The latest version of my VisioAutomation library has been published on codeplex: http://visioautomation.codeplex.com/
Because there are so many components, I’ve drawn this conceptual map to help you see which pieces are useful for you.
- VisioAutomation is the name of the CodePlex project, a Visual Studio .SLN, a specific CSPROJ file, a specific DLL, and a namespace.
- VisioAutomation.DLL contains the “core” (lowest-level) features
- VisioAutomation.Extensions – a series of extensions methods. This is meant for the convenience of those doing low-level work with the Visio automation API
- VisioAutomation.Util – Utility classes to simplify common scenarios such as working with Custom properties or Text formatting
- many helper classes –
- looks at the unit tests and the user applications and the higher-level APIs is a good way to see how these work
- It’s primary purpose is really to enable one to build up a DOM or a model of a diagram and then render that all at once. One way to think about this is that it automates a lot of the techniques of drawing a diagram fast (for example the use of SetFormulas() methods and DropMany() methods )
- This is a high-level interface for people writing interactive applications. The scripting API is session-oriented– i.e. it assumes you have an instance of the Visio application you are working against and that typically operations are being performed against the currently selected set of shapes.
- This is a new DLL whose only purpose is to provide a “database” of information about visio concepts such as mapping shapesheet cell names to section indices, row indices,and cell indices. In the future I’ll use this for code generation. (Actually it was used to generated a bunch of classes in the “core” API)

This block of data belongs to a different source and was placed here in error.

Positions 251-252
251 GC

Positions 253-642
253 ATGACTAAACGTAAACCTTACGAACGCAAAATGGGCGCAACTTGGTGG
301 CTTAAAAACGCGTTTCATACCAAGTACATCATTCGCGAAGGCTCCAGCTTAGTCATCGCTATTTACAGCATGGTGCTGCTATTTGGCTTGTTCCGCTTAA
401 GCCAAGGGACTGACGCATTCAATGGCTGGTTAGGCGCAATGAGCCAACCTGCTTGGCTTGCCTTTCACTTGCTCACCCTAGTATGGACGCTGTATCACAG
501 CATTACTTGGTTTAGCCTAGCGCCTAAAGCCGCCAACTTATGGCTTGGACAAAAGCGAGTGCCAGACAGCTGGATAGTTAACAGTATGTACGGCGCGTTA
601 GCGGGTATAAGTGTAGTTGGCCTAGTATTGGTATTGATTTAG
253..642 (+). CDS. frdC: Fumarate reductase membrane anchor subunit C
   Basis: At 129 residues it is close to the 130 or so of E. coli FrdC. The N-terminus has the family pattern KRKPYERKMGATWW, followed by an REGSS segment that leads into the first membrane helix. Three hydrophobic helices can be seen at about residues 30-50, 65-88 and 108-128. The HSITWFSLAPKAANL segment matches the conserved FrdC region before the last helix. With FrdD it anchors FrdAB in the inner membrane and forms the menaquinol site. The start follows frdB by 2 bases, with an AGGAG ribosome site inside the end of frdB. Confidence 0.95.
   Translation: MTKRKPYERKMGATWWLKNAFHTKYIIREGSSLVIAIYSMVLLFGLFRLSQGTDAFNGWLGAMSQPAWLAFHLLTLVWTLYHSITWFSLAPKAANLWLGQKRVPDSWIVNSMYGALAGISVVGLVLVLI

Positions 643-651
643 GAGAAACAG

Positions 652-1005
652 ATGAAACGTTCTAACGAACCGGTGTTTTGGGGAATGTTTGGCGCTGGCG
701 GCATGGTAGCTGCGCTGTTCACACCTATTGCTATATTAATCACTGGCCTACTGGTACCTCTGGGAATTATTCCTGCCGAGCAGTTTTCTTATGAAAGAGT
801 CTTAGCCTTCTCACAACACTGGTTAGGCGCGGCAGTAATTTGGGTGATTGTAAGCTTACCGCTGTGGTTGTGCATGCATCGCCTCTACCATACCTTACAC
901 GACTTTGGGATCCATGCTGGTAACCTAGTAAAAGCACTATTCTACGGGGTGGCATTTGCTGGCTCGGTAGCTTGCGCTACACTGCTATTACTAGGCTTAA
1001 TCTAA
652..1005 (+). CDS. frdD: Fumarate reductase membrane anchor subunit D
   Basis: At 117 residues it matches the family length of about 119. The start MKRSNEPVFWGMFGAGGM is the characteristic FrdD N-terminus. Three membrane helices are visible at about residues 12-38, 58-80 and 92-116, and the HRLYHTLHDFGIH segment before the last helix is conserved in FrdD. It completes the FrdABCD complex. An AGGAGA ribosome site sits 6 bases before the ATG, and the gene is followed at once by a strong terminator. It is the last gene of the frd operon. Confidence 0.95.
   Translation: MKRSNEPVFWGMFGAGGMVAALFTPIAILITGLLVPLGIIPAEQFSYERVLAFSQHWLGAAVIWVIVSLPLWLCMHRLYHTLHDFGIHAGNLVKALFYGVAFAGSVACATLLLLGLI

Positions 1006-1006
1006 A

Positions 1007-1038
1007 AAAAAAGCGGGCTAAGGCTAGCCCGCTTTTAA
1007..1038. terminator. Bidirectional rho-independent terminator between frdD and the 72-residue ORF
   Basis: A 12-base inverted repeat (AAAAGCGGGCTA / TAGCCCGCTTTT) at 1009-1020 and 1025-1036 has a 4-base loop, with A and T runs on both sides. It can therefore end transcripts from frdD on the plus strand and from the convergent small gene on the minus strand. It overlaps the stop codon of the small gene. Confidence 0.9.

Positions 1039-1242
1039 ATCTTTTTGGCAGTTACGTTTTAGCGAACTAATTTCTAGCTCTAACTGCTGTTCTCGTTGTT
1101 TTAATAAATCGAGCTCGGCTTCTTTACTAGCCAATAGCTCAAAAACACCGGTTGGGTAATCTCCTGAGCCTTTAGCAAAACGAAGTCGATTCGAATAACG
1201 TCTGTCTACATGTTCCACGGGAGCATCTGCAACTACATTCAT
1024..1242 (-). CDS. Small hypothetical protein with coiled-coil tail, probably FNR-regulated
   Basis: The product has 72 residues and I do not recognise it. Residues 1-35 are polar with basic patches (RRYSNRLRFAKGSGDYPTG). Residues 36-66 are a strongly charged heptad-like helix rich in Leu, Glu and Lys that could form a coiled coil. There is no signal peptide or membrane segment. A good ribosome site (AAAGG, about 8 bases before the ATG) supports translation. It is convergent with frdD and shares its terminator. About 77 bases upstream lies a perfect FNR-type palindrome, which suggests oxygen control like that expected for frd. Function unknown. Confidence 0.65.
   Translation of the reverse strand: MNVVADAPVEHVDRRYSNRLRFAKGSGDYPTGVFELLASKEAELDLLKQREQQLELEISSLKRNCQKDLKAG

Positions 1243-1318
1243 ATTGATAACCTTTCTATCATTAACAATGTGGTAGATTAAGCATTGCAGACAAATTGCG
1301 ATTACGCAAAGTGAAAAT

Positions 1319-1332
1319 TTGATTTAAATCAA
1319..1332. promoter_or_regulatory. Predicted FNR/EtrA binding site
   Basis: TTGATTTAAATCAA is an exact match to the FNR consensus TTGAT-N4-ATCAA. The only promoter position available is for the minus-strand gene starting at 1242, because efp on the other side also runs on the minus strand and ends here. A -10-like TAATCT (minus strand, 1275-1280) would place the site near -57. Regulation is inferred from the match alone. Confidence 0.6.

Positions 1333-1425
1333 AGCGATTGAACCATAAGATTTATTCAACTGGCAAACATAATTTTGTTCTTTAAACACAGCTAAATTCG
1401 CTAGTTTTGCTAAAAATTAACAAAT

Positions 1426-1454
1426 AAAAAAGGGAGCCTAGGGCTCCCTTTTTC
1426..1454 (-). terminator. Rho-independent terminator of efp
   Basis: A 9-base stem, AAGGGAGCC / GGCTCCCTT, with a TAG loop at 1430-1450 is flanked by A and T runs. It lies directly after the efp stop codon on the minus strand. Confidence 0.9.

- This is an experimental attempt at a library that created VDX files programmatically. It enables a scenarios for you to generate Visio content without having Visio around. In practice, this is useful for relatively simple documents.
- VisioIPy and VisioPS
- These are command line tools for interactively playing with a Visio application via IronPython 2.6.1 and Powershell 2.0. They both completely rely on the VisioAutomation.Scripting layer
- Here’s a screencast demonstrating VisioPS: https://www.vimeo.com/6783783
- Visio Power Tools
- If you aren’t interested in code or scripting – this is the tool for you. A small collection of little utilities in the form of a Visio Add-in.
- Like VisioIPy and VisioPS it uses the VisioAutomation.scripting interface
- It works with Visio 2007 and Visio 2010
- Notable changes since the last version
- The Export to XAML feature is still available, but no longer on the File Menu, instead find it under the Power Tools/ Import & Export menu
- Added support for exporting SVG embedded in XTHML
- VisioAutomation Samples
- This is a demonstration app that serve several purposes: #1 it’s a showcase for some of the features, #2 it provides a way of validating that changes in the core libraries haven’t broken real-world scenarios, #3 it demonstrates how to use the core libraries and VisioIPy
- Everything that isn’t directly related to Visio gets put into this utility library. The “Isotope” name is just a placeholder and doesn’t have any special meaning.
DOCUMENTATION [updated 2010-04-15]
I have started (*started*) documenting the project here: http://cid-19ec39cb500669d8.skydrive.live.com/self.aspx/Public/Visio/VisioAutomation/VisioAutomation-Developer-Guide.docx
- Changes in the v 2.5 branch will be minimal, bugfix level stuff. My only planned work is to add a “Visio Power Tools 2010” project to make use of the Visio 2010 ribbon interface.
- I’ll be creating a v 3.0 branch. This will be focused on moving to .NET 4.0. It will be experimental for quite some time.
- Now that the core library is done, I need to update all my previous visio blog posts to use the correct APIs (http://blogs.msdn.com/saveenr/archive/tags/Visio/default.aspx) – I anticipate this will take a month or so.